IMAGE: Samantha Craddock — 123RF

A little common sense can go a long way to setting things right

Spotify’s latest update of its terms and conditions has sparked a storm of protest on the social networks, after a Wired article prompted many people into mistakenly thinking that the company was trying to access all kinds of user data (localization, contacts, even activating their device’s microphone or using photographs). The timing is particularly inopportune, coming precisely as the end of Apple Music’s three-month free trial approaches, an initiative that has managed to attract some 11 million people, the impact of which on competitors and its ability to convert people taking the trial into subscribers still remains to be seen.

The rapid apologies issued by Spotify reveal a number of things: the first is that the company is absolutely aware of the environment it is operating in. It knows that even if the whole thing has been a misunderstanding, it still needed to say sorry. The social networks put the individual on the same level as large companies, bringing both parties closer together and requiring a more personal touch to a relationship that would once have been purely transactional: in the same way that we would expect an old friend we have had a misunderstanding with to apologize, on the social networks, we now require companies who put their foot in it to apologize promptly and unequivocally. An entry on the company blog titled “SORRY.” along with a detailed outline, paragraph by paragraph, of the privacy options in question shows a clear commitment to clarity and transparency, a guarantee able to allay users’ fears.

The company knows that this was the only course of action open to it: these kinds of issues spread like wildfire and can become important factors in deciding whether to opt for a service. Some would say that simply publishing an apology is not enough, and that the company should have used its presence throughout the social networks to highlight what happened and to make it clear that it’s not going to be repeated. Once again: a company’s firepower, which before the social networks meant it could outgun its users due to its control of the mass media, has now been significantly reduced.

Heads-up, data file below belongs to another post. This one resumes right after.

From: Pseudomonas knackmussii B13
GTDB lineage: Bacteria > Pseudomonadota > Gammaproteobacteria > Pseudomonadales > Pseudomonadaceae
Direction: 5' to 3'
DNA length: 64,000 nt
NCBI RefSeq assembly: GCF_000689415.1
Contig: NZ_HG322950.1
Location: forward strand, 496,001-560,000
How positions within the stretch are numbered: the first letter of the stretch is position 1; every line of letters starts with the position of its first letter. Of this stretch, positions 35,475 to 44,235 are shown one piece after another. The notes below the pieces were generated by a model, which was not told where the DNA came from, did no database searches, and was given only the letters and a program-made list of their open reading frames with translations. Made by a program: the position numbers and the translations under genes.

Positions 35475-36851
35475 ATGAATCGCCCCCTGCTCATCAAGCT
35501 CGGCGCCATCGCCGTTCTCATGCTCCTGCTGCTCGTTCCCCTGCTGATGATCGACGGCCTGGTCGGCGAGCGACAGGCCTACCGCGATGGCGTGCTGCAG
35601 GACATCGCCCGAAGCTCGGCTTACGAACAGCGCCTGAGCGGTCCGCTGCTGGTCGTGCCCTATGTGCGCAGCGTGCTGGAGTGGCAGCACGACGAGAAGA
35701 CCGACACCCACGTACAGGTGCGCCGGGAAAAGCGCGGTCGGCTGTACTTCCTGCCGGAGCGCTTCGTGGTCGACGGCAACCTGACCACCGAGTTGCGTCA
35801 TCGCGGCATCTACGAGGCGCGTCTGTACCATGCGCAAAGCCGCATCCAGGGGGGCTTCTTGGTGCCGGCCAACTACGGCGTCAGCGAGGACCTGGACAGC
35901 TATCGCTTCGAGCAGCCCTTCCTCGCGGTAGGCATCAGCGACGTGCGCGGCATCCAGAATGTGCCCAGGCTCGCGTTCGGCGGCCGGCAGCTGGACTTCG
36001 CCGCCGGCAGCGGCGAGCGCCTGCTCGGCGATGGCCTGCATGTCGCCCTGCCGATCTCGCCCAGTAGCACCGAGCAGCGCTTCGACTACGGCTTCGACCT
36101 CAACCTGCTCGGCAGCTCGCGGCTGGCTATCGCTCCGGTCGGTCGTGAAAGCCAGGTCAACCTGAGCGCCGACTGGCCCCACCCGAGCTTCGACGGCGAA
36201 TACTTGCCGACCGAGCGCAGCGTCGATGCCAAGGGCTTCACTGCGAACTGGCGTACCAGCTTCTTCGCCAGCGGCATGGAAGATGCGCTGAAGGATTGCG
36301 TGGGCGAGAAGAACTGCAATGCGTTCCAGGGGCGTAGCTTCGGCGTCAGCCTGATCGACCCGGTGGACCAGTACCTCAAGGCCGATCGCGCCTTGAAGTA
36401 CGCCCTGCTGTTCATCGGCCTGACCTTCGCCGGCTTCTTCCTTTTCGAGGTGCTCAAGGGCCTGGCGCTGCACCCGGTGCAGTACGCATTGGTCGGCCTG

In this sense, it doesn’t matter how many people the company tries to reach in saying sorry for what appeared to be vague and ambiguous terms and conditions, because there will always be the risk that even years later, there will be people out there with the idea in their minds that Spotify is “that company that tried to spy on you, steal your photos and find out where you live.”

Finally, we might wonder why Spotify didn’t go about this in a more common-sense way: by this point in the game, it must know how the social networks function. In any event, it has certainly learned a lesson. Nowadays, there can simply be no question of even suggesting that you’re going to do something like use your subscribers’ photos without their permission. It doesn’t matter how clearly explained your terms and conditions are, this kind of behavior, which sets people’s alarm bells ringing, requires any half-way serious company to immediately retract and to address the problem, regardless of what the actual terms and conditions say.

Facebook’s Sponsored Stories perfectly illustrates what can go wrong. Nick Bergus suddenly found himself advertising a two-hundred-liter drum of personal lubricant after he jokingly posted an Amazon advertisement for the product to Facebook, soon after finding himself a de facto salesman for sexual lubricant. Finally, after a $20 million class action lawsuit, in 2014, Facebook axed its Sponsored Stories.

Sponsored stories made Facebook $230 million between 2011 and 2012, but the cost to its reputation was arguably much greater. In short, it’s always worth raising the alarm about possible abuses, but the social networks have now been shown to provide an effective way of preventing them occurring in the first place.

Spotify’s response to its gaffe shows how companies need to behave on the social networks: you can never over-apologize, or too quickly, even if you think you are in the right and the whole thing is a silly misunderstanding. The important thing is to nip the problem in the bud, calm you customers, and limit the damage, regardless of whether the rumors are true or not. Sometimes, a little common sense can go a long way…

(En español, aquí)